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New blog post: The Future of Social Care – Big changes now taking place

6 September 2021

Our Co-Chair, Peter Beresford, considers the government announcement on its social care reform plans and looks at how it differs to the thinking and planning around social care we have been developing at Shaping Our Lives. 

The Future of Social Care – Big changes now taking place

Two closely related but very different activities have been taking place recently in relation to social care – the key policy which is meant to secure the rights and needs of older and disabled people. First the government has at last announced its plans for social care reform. Second, we at Shaping Our Lives have been getting together to develop our own position on what we as a disabled people’s and service user led organization feel about improving social care.

These two processes have been very different in process and outcome and we think that it may be helpful to set out some of those differences, which may help all of us to get a clearer idea of any weaknesses and strengths each has. So here goes.

First let’s look at the government proposals for reform. These have to be put in the context of very widespread concerns that social care in England isn’t working, is in crisis and is beset with problems through the whole of the UK. There have long been concerns that the budget for social care is just not big enough, that it doesn’t work fairly for different groups and that many people who need its support just do not get it.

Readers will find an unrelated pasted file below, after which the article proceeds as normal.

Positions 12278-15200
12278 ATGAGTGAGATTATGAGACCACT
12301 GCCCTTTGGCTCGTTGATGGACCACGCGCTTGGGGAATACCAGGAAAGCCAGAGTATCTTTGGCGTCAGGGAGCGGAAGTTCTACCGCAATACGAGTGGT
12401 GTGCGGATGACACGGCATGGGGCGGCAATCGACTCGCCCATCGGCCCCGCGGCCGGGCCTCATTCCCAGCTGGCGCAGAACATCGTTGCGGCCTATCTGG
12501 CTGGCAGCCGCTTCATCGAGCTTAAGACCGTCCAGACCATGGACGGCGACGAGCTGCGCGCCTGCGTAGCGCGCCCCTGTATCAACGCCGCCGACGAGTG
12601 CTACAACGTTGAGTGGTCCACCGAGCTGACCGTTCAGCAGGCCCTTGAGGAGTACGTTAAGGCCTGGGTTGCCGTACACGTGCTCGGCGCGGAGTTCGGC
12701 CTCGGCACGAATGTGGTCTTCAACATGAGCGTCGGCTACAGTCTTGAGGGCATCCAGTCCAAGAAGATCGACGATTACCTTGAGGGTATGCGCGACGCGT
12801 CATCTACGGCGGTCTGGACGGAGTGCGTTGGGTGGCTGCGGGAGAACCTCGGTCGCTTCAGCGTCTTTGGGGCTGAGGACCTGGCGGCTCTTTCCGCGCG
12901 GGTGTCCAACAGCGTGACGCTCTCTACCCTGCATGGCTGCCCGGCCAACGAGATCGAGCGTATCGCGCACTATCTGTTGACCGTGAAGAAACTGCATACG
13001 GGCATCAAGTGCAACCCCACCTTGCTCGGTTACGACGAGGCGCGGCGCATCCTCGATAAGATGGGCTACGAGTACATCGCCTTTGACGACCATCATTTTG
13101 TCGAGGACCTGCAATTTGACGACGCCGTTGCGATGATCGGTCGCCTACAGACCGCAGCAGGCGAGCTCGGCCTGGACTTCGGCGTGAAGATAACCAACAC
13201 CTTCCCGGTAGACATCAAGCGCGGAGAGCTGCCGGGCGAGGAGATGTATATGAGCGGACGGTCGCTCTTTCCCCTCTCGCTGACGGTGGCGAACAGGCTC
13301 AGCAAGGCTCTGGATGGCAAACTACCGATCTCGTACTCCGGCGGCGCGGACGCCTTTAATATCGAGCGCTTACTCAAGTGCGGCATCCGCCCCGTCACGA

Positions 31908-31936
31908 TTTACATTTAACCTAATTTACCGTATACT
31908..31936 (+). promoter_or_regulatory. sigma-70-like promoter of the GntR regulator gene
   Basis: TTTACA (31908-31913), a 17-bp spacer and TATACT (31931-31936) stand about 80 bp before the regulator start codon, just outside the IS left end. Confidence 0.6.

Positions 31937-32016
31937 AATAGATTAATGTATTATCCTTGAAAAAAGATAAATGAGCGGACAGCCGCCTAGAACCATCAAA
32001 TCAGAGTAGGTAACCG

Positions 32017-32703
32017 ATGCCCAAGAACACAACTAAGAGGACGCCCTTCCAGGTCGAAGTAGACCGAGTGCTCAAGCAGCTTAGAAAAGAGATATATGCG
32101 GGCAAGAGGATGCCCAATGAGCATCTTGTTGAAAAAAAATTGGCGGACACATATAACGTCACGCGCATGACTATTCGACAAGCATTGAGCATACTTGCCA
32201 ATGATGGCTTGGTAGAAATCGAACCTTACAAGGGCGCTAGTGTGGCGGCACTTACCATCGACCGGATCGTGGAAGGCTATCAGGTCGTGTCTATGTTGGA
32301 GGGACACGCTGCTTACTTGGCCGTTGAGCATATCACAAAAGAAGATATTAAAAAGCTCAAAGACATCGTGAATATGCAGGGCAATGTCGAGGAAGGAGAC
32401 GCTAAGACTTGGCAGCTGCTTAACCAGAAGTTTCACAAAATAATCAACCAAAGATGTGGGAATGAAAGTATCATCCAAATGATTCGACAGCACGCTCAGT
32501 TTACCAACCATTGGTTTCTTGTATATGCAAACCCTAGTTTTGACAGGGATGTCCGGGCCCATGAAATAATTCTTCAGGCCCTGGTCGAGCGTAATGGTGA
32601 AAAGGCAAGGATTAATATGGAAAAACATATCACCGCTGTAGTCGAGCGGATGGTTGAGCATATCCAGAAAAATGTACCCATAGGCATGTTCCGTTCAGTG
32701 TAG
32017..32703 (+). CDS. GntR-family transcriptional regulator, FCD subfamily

Disabled people’s and service users’ organisations have almost all condemned the government’s plans. First they haven’t involved any serious involvement with disabled people. The disabled people’s movement says the level of funding being planned is inadequate, there is a failure to address the needs of working-age disabled people, a lack of detail, and the plans will have a disproportionately negative impact on lower-income workers. Older workers will now have to pay National Insurance, lower paid workers will have to pay more tax, only the better off are likely to benefit from losing less money from their inheritance than they would have before. The proposals are not really about reforming social care, since most of the additional money will actually go to the National Health Service, so badly hit by the government’s disastrous handling of the Covid-19 pandemic. (Disability News Service, 9th September 2021,

There has been no real consultation with the wide range of older and disabled people who need help from the social care system. We have been almost entirely ignored.

It’s a very different story when you look at the statement we have been developing as a blueprint for future social care at Shaping Our lives, the disabled people’s and user led organisation. First of all we had a discussion in Shaping Our Lives to see what people felt generally, then we agreed to set up a sub-group to work things out and take them forward in more detail, then we wrote the draft statement together, agreed it with everyone in the organisation and it will be the basis for our campaigning and activities to improve social care. Also we are involved with other service user and disabled people’s groups and organisations in supporting their plans and aims so we can have some more strength together.

At the heart of our plans aren’t making people pay or restricting who can get help, as is still the case with government plans, but instead the values of the social model of disability and the philosophy of independent living – both developed by disabled people ourselves.

So watch this space as we at Shaping Our Lives make available more information about our social care manifesto and we hope you will be able to become more involved in bringing it to life. See you soon.

Peter for Shaping Our Lives